Power 50 Profile: Mike Lazaridis, CEO and founder, RIM
It’s been a massive year for RIM, with ‘Papa Smurf’ pulling the levers on tactics and strategy amid considerable turbulence. On the plus side, BlackBerry has undoubtedly reached into the coveted youth market via its BBM service and some outstanding brand work. Creating a completely exclusive messaging platform that has exploded in the mass market of young consumers has been fabulously beneficial, and Lazaridis has amplified its success by telling the story via some excellent marketing work. On the down side, security question marks, the continuing lure of the iPhone in the boardroom and problems with the service being blocked in certain countries has dented BlackBerry’s traditional business patch, with the pressure falling on Lazaridis. Most alarming though is the recently reduced profits forecast and the underwhelming launch of touch-screen products and the PlayBook tablet. Lazaradis still sits on a product where software and hardware are entwined and exclusively owned, and as such, some senior executives in the industry believe it can dislodge Android as the best placed brand to rival Apple. Critics point to the longer term viability of Blackberry in a world where Apple and Android are the pre-eminent platforms and even the Nokia-Windows alliance could take the number three spot. That said, in the short term, the attention is on the new Bold, but all eyes are on Lazaridis’ decision-making.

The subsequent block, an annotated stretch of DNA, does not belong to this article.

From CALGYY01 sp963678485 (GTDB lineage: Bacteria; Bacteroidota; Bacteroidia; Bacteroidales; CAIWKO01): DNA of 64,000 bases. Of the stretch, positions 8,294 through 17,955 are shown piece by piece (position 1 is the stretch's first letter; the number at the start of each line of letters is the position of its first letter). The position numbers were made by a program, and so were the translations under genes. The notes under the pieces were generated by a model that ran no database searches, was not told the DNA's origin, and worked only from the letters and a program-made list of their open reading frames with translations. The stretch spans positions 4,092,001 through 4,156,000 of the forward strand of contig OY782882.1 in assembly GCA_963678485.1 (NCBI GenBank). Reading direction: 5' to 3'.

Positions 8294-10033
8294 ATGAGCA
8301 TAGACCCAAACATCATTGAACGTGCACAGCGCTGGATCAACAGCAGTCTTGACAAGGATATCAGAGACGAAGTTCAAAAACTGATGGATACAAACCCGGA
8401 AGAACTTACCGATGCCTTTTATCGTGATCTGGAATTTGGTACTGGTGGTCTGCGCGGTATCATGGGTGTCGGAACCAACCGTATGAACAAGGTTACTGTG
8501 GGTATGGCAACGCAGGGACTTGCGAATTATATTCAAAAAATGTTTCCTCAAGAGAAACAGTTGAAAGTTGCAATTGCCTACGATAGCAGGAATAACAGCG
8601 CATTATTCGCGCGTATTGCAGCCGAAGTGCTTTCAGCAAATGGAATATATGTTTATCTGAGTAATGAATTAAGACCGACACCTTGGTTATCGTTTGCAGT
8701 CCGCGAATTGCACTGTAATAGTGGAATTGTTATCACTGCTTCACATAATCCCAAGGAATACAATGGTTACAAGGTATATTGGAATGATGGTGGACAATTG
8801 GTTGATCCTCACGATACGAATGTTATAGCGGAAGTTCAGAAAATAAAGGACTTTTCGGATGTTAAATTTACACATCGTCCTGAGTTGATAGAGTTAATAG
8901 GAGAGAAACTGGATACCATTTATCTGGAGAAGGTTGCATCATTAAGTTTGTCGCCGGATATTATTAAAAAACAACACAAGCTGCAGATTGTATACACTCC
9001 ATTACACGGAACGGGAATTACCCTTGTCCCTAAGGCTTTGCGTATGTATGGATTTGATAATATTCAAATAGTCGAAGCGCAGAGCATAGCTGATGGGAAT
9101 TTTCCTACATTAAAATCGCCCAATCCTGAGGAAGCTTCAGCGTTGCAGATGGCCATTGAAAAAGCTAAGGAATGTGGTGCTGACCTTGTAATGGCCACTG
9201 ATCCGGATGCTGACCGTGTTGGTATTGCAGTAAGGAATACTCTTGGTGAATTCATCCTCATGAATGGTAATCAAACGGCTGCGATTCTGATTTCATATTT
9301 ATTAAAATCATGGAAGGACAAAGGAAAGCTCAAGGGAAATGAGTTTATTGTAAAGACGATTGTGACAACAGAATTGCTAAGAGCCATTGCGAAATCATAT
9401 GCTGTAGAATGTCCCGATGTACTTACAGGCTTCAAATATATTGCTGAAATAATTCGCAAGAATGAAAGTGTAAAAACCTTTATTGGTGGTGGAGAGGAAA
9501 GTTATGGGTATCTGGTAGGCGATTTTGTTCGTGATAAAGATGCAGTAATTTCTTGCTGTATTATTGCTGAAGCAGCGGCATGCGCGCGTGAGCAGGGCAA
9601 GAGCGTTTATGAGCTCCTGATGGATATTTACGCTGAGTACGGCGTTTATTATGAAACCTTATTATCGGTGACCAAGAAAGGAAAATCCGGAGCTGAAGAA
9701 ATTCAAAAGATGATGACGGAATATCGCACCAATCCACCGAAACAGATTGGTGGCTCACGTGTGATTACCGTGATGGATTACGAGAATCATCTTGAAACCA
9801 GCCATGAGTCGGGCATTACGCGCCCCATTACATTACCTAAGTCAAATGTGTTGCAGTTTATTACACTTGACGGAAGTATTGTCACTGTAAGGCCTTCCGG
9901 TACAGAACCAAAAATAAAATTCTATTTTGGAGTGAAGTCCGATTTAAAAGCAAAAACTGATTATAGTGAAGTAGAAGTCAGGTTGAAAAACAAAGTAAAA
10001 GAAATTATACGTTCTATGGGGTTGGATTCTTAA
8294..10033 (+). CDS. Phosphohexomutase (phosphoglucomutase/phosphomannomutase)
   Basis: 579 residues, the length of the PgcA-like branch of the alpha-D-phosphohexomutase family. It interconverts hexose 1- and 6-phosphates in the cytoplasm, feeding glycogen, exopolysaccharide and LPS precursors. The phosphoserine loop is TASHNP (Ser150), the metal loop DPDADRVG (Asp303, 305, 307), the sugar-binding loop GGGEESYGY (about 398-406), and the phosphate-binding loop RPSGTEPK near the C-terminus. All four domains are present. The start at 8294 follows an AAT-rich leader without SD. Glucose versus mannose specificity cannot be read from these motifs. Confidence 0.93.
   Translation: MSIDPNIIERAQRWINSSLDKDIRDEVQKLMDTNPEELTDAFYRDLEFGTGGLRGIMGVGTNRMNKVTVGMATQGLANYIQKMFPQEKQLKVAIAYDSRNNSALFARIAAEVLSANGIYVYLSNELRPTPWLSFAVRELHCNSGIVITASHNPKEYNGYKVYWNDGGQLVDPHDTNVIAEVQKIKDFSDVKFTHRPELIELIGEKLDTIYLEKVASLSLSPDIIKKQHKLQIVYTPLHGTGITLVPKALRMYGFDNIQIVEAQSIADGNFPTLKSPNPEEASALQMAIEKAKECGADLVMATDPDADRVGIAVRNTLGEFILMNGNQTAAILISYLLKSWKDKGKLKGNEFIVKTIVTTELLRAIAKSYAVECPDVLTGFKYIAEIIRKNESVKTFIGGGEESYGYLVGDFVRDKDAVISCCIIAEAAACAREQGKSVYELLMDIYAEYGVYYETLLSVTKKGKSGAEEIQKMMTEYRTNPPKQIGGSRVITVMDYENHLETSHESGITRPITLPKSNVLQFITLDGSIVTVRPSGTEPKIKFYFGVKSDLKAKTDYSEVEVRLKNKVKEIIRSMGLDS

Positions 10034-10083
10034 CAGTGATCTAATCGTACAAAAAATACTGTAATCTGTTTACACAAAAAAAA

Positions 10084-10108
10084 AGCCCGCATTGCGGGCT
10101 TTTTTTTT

RIM has some able lieutenants both in Canada and in Europe, but the BlackBerry maker’s astonishing charge into the mobile consumer space has come from Lazaridis back in Canada. Lazaridis is the company visionary who sets out the strategy and leads from the front. BlackBerry was almost universally associated in people’s minds as a businessman’s phone. To shift that perception to one where it is now seen as a ‘cool’ phone by the youth market is an extraordinary achievement. Whether this shift happened by accident or design, no one can say that RIM has not been swift to capitalise on the opportunity. The question is: can Lazaridis keep BlackBerry out in front, as other manufacturers copy its best ideas?